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The Scrap Book, Volume 1, No. 4 June 1906   By:

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THE SCRAP BOOK.

Vol. I. JUNE, 1906. No. 4.

June, BUNKER HILL June, 1775. 1843.

Peroration of the Address Delivered by Daniel Webster, June 17, 1843, at the Dedication of the Monument That Now Marks the Scene of the Famous Revolutionary Struggle.

We have indulged in gratifying recollections of the past, in the prosperity and pleasures of the present, and in high hopes for the future. But let us remember that we have duties and obligations to perform, corresponding to the blessings which we enjoy. Let us remember the trust, the sacred trust, attaching to the rich inheritance which we have received from our fathers. Let us feel our personal responsibility, to the full extent of our power and influence, for the preservation of the principles of civil and religious liberty. And let us remember that it is only religion, and morals, and knowledge, that can make men respectable and happy under any form of government. Let us hold fast the great truth that communities are responsible as well as individuals; that no government is respectable which is not just; that without unspotted purity of public faith, without sacred public principle, fidelity, and honor no mere forms of government, no machinery of laws, can give dignity to political society. In our day and generation let us seek to raise and improve the moral sentiment, so that we may look, not for a degraded, but for an elevated and improved future. And when both we and our children shall have been consigned to the house appointed for all living, may love of country and pride of country glow with equal fervor among those to whom our names and our blood shall have descended! And then, when honored and decrepit age shall lean against the base of this monument, and troops of ingenuous youth shall be gathered round it, and when the one shall speak to the other of its objects, the purposes of its construction, and the great and glorious events with which it is concerned there shall rise, from every youthful breast, the ejaculation "Thank God, I I also am an American!"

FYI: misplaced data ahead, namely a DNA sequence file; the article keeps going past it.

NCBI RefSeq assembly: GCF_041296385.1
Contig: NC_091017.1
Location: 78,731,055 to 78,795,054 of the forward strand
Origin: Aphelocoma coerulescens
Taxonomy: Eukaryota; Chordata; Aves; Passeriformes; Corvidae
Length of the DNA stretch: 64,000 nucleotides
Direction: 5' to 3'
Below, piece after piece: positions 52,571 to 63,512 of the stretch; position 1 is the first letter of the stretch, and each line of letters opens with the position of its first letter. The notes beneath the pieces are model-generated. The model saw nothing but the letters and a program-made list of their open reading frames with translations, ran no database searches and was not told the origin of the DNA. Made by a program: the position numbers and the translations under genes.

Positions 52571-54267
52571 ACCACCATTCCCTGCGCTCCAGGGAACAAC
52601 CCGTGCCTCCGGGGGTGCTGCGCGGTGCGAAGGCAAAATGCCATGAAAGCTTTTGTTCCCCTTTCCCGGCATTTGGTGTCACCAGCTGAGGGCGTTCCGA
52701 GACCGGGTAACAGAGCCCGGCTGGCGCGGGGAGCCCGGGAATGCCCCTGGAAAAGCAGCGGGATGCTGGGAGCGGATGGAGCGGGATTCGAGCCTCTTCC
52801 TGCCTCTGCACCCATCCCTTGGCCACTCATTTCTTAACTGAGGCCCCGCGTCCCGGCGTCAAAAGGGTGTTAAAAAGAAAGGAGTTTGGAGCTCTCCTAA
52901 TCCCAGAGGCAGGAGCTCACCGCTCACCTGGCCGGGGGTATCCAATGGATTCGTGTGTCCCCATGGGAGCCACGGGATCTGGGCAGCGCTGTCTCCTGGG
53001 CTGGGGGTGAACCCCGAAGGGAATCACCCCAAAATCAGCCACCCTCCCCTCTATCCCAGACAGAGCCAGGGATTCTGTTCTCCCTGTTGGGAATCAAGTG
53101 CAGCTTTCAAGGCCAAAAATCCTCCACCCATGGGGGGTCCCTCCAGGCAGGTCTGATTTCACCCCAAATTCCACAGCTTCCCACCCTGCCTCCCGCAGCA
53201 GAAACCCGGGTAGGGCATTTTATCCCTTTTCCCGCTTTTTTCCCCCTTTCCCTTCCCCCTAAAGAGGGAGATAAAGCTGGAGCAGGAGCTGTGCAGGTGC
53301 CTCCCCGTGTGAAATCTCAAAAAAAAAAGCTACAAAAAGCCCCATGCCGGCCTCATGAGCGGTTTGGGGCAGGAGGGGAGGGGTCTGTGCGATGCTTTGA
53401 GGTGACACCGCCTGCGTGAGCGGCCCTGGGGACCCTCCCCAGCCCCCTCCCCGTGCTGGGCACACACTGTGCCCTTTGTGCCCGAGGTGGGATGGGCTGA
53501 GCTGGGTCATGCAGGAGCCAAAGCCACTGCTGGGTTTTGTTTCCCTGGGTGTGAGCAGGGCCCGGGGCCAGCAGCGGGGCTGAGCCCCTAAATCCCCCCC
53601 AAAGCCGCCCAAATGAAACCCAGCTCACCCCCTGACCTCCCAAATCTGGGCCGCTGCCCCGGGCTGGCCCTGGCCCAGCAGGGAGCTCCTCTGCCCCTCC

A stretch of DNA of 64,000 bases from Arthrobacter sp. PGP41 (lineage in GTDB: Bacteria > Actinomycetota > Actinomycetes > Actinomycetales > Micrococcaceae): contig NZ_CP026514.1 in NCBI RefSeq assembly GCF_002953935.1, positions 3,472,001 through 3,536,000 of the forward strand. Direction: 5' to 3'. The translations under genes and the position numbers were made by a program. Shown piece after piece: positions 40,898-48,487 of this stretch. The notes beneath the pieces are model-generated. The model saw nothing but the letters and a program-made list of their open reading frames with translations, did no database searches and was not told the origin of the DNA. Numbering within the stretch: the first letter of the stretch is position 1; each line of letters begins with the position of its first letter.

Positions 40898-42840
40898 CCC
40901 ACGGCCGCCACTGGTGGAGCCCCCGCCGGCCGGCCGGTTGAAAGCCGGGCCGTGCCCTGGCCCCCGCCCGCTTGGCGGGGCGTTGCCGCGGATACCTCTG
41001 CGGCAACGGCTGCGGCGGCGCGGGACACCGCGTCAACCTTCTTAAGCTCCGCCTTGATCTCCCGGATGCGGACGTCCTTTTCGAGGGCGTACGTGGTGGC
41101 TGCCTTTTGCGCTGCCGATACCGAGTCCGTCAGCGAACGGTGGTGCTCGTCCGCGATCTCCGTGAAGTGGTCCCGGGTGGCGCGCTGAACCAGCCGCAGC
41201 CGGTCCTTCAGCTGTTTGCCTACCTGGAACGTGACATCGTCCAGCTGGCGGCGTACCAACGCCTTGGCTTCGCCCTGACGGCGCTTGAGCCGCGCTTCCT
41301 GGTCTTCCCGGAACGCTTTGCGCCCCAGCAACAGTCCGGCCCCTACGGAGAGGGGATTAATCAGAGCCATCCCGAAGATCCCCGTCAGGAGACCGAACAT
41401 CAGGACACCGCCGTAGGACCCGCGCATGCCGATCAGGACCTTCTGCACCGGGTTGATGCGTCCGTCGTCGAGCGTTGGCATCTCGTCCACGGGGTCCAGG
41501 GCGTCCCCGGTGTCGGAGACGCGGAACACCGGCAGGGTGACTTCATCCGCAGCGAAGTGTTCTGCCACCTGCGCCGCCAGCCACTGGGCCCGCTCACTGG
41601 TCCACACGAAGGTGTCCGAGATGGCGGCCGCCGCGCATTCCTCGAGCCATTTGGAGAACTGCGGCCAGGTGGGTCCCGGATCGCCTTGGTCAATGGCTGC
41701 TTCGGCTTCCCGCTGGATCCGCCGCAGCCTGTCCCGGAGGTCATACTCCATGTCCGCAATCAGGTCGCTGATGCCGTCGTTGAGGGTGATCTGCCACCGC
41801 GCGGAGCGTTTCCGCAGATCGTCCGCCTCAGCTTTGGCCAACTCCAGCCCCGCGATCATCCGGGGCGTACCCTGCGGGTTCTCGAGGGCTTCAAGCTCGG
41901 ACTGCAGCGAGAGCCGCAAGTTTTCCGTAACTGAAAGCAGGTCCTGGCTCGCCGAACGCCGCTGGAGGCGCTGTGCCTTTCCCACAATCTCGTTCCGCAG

The Latest Viewpoints of Men Worth While.

Praise and Blame for American Women From Dr. Emil Reich Earl Grey and Secretary Root Discuss the Relations of Canada and the United States William J. Bryan Defines the Limits of Socialism Rabbi Schulman Explains Certain Prejudices Against the Jews William T. Jerome, Senator Lodge, and Norman Hapgood Criticize or Defend the Noble Army of Muck Rakers With Other Interesting Expressions of Opinion on Current Issues of the Day.

Compiled and edited for THE SCRAP BOOK.

FEMININE RULE MAY DOOM OUR COUNTRY.

American Women Are Like the Spartans in Their Desire to Dominate the American Man.

Dr. Emil Reich has been lecturing to fashionable London on such universally fascinating themes as woman and love. According to the news despatches, so great has been the popularity of his talks that there have not been seats enough to accommodate his titled hearers, and at one lecture the Duchess of Portland sat on the floor. He has said of "Love and Personality":

Personality is always a mystery with its antithetically mingled elements in man and woman. Women have loved wrongly and known it, were perfectly aware of it they only know also that they were helpless to avoid it; the desire of their lives has been gratified, something has happened.

What was there about George Sand, save perhaps pretty good eyes, to send such men as Alfred de Musset and Friedrich Chopin absolutely crazy? Nothing interesting about her even her unattractiveness enhanced by her constant smoking. Yet she could inspire the "Prelude," which Chopin composed on seeing her approach in a garden in Minorca the greatest piece of music ever compressed into a single page.

Goethe's Gretchen, the little bourgeoise, without apparent attractiveness, yet inspiring his mighty genius what is this mystery of man and woman? The beauty of nations differs very much... Continue reading book >>


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